The government should drop a “misleading” statistic that suggests up to 1.9 million more pupils in England attend good or outstanding schools than in 2010, a former minister says.
The government says the increase is due to its reforms.
But former schools minister David Laws, says it “is simply impossible for this statistic to bear the weight that ministers want to place on it”.
The Department for Education dismissed criticism of its use of the figure.
Liberal Democrat Mr Laws was schools minister in the coalition government from 2012 until 2015, when he lost his parliamentary seat.
He is now executive chairman of the Education Policy Institute think tank.
Research by the EPI reveals at least 40 mentions of the statistic by the government “spread across two prime ministers, four secretaries of state for education and numerous ministers”.
It also appears frequently in news stories.
But closer analysis identifies several factors which “undermine” the statistic’s “status as a fair comparison”, says the think tank,
In particular, the authors say, more than a quarter of the rise in pupils attending good or outstanding schools is accounted for by an absolute increase in pupil numbers and shifts in the schools which pupils attend.
This accounts for 578,000 of the increase, says the EPI.
“That is not to say we should write all of this off from the total.
“The Department for Education would rightly point out that it intended for higher performing schools to expand.”
In addition, the paper says, some 579,000 pupils attend schools rated good or outstanding but which have not been inspected since at least 2010.
Among these are 309,000 pupils at schools which converted to academies and have never have been inspected in their current form.
Again, the report acknowledges: “That is not to say that we should exclude these pupils from totals of those attending good or outstanding schools.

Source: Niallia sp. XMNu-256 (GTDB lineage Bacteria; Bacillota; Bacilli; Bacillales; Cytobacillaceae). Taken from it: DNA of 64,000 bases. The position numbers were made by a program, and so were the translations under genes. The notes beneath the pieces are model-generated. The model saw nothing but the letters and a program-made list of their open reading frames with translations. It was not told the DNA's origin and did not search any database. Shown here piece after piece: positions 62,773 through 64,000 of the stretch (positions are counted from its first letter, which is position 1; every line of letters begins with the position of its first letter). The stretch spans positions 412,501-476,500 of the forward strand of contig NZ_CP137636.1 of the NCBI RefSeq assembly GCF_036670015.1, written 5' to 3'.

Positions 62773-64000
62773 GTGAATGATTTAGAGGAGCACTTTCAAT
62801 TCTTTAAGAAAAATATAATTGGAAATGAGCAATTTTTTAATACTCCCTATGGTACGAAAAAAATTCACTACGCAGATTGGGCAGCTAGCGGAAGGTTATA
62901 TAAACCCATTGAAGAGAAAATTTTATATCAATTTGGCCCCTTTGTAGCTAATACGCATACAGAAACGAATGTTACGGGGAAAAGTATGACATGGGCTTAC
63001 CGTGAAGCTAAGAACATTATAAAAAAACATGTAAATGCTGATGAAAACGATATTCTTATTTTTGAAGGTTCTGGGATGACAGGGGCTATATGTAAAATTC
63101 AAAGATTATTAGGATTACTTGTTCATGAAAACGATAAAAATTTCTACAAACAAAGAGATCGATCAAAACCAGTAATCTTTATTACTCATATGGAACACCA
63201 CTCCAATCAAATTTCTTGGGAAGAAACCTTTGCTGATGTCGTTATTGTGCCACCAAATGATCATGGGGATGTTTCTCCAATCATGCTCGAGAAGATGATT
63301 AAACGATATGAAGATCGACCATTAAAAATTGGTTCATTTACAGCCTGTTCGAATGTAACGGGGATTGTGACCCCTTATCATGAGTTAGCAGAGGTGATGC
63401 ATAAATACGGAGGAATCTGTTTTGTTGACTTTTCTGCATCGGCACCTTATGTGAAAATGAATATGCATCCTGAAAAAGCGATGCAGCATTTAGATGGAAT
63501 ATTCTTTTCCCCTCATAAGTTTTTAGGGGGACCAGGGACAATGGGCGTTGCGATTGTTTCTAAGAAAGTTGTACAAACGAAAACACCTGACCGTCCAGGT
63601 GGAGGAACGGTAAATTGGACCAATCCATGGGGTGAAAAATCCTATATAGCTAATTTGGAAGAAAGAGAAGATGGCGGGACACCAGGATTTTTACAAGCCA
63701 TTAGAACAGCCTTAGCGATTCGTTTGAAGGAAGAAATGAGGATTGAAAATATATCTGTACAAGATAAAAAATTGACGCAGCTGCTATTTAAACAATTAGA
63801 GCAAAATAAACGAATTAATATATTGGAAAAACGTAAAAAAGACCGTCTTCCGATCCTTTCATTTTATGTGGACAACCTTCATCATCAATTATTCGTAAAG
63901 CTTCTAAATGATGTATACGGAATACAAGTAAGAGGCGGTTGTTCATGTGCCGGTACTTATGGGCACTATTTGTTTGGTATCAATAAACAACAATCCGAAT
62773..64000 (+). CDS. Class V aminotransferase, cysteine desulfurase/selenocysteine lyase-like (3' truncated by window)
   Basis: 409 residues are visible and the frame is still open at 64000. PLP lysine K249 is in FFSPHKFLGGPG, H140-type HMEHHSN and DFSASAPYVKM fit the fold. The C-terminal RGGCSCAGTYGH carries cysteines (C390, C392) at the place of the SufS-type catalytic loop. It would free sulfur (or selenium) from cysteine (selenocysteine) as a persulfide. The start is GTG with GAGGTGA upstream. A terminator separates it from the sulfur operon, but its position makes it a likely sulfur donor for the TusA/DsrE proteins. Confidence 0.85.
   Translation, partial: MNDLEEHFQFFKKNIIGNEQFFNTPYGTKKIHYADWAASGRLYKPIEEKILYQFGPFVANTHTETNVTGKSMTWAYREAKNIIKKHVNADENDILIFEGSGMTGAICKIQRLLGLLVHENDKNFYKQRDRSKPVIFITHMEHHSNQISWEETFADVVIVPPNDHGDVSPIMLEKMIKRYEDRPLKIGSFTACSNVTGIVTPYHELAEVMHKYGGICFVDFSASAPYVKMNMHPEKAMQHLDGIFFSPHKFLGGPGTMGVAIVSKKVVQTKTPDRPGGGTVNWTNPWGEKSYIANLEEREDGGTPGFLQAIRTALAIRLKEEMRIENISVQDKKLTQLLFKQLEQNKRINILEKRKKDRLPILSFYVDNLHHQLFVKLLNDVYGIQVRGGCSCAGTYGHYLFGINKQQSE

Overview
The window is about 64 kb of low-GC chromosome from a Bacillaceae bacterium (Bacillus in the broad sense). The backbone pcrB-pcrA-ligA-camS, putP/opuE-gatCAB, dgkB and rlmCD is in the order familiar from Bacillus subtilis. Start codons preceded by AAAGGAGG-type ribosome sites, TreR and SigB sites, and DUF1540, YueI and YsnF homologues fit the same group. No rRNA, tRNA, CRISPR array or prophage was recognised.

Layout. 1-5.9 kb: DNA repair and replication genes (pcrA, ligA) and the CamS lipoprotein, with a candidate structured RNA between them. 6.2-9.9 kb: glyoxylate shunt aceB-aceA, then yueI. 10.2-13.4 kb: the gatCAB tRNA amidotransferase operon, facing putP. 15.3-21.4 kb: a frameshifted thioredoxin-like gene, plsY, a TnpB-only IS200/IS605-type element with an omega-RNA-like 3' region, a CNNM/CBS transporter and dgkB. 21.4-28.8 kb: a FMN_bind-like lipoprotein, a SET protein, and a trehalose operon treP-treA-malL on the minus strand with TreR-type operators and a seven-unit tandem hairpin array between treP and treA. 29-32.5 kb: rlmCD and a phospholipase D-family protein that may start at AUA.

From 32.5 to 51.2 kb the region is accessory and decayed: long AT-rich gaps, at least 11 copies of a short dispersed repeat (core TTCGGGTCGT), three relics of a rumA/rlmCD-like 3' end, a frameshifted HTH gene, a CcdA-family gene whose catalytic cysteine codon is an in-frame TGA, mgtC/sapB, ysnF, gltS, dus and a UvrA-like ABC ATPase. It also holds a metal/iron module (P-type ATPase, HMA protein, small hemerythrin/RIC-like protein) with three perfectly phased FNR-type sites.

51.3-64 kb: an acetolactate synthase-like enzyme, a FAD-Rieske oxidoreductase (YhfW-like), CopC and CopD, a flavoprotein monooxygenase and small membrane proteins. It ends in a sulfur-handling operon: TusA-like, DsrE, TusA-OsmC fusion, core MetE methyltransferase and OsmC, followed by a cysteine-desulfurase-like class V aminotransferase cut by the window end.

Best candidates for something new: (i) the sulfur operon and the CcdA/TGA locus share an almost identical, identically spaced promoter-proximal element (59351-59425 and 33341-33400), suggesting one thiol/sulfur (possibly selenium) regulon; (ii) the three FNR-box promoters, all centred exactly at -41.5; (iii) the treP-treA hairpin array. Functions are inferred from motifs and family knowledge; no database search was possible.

“If they had been inspected more recently they may well have achieved the same outcome.”
The authors also suggest that changing the old Ofsted “satisfactory” grade to “requires improvement”, which was seen as punitive, may have led to some inspectors awarding the “good” grade more readily.
Mr Laws said: “When you take into account rising pupil numbers, the large quantity of schools not inspected for many years, and the possible impact of a new Ofsted grading system, it is simply impossible for this statistic to bear the weight that ministers want to place on it.
“It would be better if the government stopped using this statistic, which misrepresents the level of improvement in school standards, and risks generating complacency about the education challenges the country faces.”
Labour’s shadow education secretary, Angela Rayner, agreed ministers should “abandon this misleading sound bite.”
“Their structural reforms have so far had virtually no impact on overall attainment. And they should be honest with parents across the country instead of trying to pull the wool over their eyes.”
She said the next Labour government’s National Education Service would create a good school place for every child.
But a Department for Education spokeswoman said: “The facts are clear. The vast majority of pupils are in good or outstanding schools across the country, 1.9m more than in 2010, and an increase from 66% to 86% over that time.
“Academic standards continue to rise, with more pupils reaching the expected standard in maths at the end of primary school and 154,000 more six year olds on track to become fluent readers since the phonics check was introduced in 2012.”